Michael BaldockGreens2,20610.0-5.6
Bernie MastersIndependent1,6248.0+8.0
James WishartNationals1,4747.3+7.3
Gary NordenIndependent6013.0+3.0
Julie WestbrookFamily First4122.0+2.0

2013 two-candidate-preferred result

CandidatePartyVotes%Swing
Troy BuswellLiberal14,39671.2+3.4
Lee EdmundsonLabor5,82228.8-3.4
Polling places in Vasse at the 2013 state election. Busselton in green, North in orange, South in blue. Click to enlarge.
Polling places in Vasse at the 2013 state election. Busselton in green, North in orange, South in blue. Click to enlarge.

Booth breakdown
Booths in Vasse have been divided into three parts. A majority of votes were cast in the town of Busselton. The remainder of the seat was split into “north” (rural parts of the Shire of Busselton) and “south” (those polling places in the Augusta-Margaret River Shire).

The Liberal Party won a large majority of the two-party-preferred vote in all three areas, ranging from 65.2% in the south to 71.9% in Busselton. The ALP came a very distant second, not that far ahead of the Greens. The Labor primary vote ranged from 10.2% in the north to 13.1% in Busselton.

The Greens vote ranged from 6.7% in Busselton to 21.3% in the South. The Greens polled over 20% in three small rural polling places, including both of those closest to Margaret River. The Greens outpolled Labor in the rural parts of the electorate, but polled much less in the town of Busselton.

Voter groupGRN %ALP %LIB 2PPTotal votes% of votes
Busselton6.6913.0771.85852942.16
North13.1210.1570.74592929.31
South21.2813.0165.1510765.32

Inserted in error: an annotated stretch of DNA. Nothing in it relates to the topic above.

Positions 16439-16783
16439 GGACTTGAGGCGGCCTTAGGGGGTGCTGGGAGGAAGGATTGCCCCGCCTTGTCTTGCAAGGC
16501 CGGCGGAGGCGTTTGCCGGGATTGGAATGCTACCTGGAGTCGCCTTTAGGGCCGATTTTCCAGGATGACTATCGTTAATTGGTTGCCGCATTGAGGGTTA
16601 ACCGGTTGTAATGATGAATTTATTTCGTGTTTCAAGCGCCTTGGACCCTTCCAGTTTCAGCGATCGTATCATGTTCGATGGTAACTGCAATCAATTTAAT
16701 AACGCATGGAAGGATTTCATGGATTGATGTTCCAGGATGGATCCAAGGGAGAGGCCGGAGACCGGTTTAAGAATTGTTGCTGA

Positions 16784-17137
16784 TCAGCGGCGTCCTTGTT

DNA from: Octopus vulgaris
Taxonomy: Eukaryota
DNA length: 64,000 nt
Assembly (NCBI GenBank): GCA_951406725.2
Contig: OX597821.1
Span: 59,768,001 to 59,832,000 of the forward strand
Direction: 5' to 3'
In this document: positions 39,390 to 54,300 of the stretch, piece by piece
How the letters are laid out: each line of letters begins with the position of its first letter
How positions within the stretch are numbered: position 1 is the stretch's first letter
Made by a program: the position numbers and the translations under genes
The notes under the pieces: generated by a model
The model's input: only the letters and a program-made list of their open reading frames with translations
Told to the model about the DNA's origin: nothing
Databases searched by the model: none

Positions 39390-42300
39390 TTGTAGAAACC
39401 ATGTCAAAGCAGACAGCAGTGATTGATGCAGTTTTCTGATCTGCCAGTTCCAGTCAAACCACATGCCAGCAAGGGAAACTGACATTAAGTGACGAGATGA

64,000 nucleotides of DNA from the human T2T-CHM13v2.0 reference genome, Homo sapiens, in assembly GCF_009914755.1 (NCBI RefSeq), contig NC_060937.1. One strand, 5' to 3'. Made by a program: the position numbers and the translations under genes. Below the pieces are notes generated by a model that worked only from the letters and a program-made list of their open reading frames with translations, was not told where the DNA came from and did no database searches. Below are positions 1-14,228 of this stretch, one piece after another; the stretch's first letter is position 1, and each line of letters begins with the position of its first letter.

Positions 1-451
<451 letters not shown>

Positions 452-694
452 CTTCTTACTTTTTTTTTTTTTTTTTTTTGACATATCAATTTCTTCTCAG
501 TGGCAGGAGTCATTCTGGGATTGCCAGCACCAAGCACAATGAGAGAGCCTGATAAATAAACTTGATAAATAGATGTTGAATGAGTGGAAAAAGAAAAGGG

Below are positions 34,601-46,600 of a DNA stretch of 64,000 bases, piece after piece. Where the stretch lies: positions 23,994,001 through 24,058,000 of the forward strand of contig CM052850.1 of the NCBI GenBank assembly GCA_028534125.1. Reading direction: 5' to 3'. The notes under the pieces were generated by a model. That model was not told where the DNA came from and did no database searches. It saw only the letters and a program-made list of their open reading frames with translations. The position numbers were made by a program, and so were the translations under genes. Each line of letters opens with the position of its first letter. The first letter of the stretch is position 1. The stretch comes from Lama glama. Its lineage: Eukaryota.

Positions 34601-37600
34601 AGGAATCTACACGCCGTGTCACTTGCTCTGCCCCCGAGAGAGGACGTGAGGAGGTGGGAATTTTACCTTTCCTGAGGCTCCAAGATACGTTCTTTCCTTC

Other votes9.5413.7171.81469723.22
Two-party-preferred votes in Vasse at the 2013 state election.
Two-party-preferred votes in Vasse at the 2013 state election.
Labor primary votes in Vasse at the 2013 state election.
Labor primary votes in Vasse at the 2013 state election.
Greens primary votes in Vasse at the 2013 state election.
Greens primary votes in Vasse at the 2013 state election.

9 COMMENTS

  1. https://au.news.yahoo.com/thewest/a/25121068/six-nominate-for-seat-of-vasse/

    Six candidates: Libs, Nats, Greens, Christians and two indies (including far-right serial candidate Teresa van Lieshout). I don’t see any reason why the Libs wouldn’t win on primary vote. AC should take FF’s vote from last time, and the 11% indie vote will probably drop (that included 8% for former MP Bernie Masters, who did much better in 2005).

    It’ll be interesting to see where Labor’s vote ends up. The last by-election in a safe Lib seat was Murdoch in 2008. The non-contestants from 2005 were Labor (35.5%), FF (2.5%) and an indie (1.8%); resulting swings were:

    Grn 19.0%
    Lib 14.4%
    CDP 4.3%
    ONP 2.1%

    Based on that, the Greens can expect a result in the high teens. If they crack 20% they’ll have done well (or it could be a sign of an improving Labor vote under the surface – the two Newspolls since the election had Labor 2pp votes of 49% and 50%).

    The last comparable by-election before that was Cottesloe in 1990 (I’m not counting Nedlands after Richard Court resigned), and the last one outside Perth was Dale in 1988… there’s not many of them. Fun fact: the Libs have never lost a seat in a by-election in WA.

  2. There’s another by-election on this day, in the NT: Casuarina, a fairly safe Labor seat in Darwin. Two for the price of one.

  3. Labor wins Casuarina but with a surprising swing against them.

    Early big swing from Liberals to Nationals in Vasse, but these are the rural booths where I guess the Nat vote is strongest.

  4. Wouldn’t call it surprising considering the popularity of the sitting MP and the CLP picking a Greek candidate. Still not a result either party can probably spin to claim as a victory on a bigger scale

Comments are closed.